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Health & Fitness

Why Covid-19 incentives fall short of demand

President Uhuru Kenyatta
President Uhuru Kenyatta. FILE PHOTO | NMG 

Data on trends in positive cases projected from other countries suggest, the next two weeks to be when cases rise. So far, the Covid -19 response team has done a commendable job ensuring, public education, limited spread potential, security and preparation for anticipated increase in positives.

President Uhuru Kenyatta’s interventions to cushion Kenyan’s economically while commendable, are short on specific health sector support. Save for the Sh1 billion to hire medics, other measures are too general to impact hospitals’ operations.

Based on service provision, the private side actually serves most Kenyans. With ensuing uncertainty, limited operations and closure of some of these private facility services means patients now have few options to seek care. Operating as businesses, however, places them at the mercy of insurers and patients, many of who are now unable to pay. That despite the fact that they still have to continue paying salaries, rents and operation costs.

With many insurers including the National Hospital Insurance Fund (NHIF) struggling to pay on time, many private hospitals have not been paid their claims for quite a while. A few of the hospital administrators interviewed indicate over six months’ arrears owed them by the NHIF and close to three months by private insurers. Given the uncertain financial state, banks are not keen to lend to small and medium enterprises (SMEs) in the health sector, further curtailing funds to purchase personal protective equipment (PPEs) and medication whose costs have more than doubled.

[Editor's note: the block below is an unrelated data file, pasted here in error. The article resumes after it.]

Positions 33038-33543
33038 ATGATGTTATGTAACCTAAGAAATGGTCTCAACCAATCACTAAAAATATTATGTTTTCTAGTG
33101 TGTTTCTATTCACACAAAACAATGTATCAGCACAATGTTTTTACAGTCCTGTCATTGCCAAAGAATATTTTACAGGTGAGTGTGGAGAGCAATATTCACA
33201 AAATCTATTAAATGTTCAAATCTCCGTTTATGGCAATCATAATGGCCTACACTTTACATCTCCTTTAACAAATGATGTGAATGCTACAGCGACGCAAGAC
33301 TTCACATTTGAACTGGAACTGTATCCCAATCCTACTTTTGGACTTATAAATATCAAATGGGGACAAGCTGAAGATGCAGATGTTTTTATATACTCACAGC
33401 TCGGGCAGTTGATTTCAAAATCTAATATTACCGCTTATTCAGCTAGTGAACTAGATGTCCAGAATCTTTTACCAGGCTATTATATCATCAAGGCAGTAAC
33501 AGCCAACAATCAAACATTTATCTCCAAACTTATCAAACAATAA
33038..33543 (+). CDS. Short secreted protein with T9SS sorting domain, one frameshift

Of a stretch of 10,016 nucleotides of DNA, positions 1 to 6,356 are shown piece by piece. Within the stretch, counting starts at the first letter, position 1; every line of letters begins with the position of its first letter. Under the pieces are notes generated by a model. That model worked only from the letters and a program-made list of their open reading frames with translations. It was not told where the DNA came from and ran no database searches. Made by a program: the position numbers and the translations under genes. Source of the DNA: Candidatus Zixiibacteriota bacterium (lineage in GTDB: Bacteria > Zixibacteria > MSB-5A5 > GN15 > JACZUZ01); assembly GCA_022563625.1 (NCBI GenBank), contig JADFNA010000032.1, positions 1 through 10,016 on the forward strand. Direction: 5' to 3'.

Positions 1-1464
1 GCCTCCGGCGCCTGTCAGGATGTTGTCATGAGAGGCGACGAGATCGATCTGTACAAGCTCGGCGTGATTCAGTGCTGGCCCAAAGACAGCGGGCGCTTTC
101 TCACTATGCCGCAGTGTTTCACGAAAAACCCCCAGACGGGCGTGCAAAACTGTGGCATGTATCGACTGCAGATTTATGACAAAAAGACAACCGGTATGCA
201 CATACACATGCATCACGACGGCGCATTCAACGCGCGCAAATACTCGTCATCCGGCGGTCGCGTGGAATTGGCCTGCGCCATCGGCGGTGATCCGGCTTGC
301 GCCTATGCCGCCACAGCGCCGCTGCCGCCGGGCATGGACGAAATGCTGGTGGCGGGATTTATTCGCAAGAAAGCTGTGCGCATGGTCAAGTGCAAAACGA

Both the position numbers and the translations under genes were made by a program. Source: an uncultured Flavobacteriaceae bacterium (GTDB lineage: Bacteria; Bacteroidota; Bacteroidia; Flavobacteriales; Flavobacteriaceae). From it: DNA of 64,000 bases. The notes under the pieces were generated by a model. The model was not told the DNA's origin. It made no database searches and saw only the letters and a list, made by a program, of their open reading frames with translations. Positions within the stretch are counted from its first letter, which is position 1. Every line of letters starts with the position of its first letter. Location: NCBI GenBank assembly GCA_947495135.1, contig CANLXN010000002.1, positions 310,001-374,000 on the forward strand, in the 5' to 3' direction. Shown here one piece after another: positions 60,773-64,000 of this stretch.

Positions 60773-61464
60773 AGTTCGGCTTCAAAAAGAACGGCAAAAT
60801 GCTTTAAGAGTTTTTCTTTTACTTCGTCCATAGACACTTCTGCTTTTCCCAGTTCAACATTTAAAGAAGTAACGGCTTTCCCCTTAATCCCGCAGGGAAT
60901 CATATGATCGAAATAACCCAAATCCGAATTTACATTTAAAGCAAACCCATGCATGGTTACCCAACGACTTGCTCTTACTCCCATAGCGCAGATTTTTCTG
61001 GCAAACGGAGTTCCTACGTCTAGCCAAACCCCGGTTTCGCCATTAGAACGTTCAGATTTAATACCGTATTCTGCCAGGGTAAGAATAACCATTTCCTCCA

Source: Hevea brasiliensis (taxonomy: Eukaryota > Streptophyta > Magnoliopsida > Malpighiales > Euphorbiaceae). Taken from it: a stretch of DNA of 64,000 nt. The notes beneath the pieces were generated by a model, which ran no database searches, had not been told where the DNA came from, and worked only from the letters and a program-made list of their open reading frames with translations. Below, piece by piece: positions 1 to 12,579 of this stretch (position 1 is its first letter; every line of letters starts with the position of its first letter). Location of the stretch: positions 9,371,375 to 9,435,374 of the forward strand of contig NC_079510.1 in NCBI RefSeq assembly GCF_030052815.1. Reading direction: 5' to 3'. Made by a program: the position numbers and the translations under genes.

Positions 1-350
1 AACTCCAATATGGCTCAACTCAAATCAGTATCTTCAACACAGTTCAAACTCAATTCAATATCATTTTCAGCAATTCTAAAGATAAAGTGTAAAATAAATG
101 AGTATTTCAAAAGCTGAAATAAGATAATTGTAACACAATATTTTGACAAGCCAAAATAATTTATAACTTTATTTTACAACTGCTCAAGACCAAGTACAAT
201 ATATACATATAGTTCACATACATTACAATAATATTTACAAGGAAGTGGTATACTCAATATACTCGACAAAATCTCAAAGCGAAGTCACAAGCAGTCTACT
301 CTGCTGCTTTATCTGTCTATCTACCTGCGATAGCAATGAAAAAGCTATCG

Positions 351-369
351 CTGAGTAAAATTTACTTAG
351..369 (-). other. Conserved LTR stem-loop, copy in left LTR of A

The new curfew rules also make it hard for health workers’ commutes. Those using public service indicate they are now being forced to use taxis, tripling their commute budget.

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Covid-19’s care needs specialised services, and the private sector has more specialists and is also better equipped for such services. Without State intervention, the private sector will have difficulty operating in this period.

Here are a few quick recommends for the government to look into.

The President needs to ensure NHIF expedites payment of all pending hospital claims. Prepayments are also not an unwise, as it will allow facilities to plan for the worse times coming. Private sector insurers should prioritise payment of medical claims above all other insurance classes. We are dealing with a medical issue and the 30 days contracted should be honoured.

County governments should pay owed salaries including arrears for health workers. It is worrying to have people go on strike over salaries at this time. Hired State staff could also be deployed in private facilities if these are overwhelmed by volumes but have equipment to handle the cases.

Any health centre on active duty in the pandemic ought to get a rent support from the government with a further five percent pay-as-you-earn (PAYE) reduction for health workers on designate Covid-19 care facilities.

Finally, an interest free loan fund for hospitals willing to invest in intensive care units.

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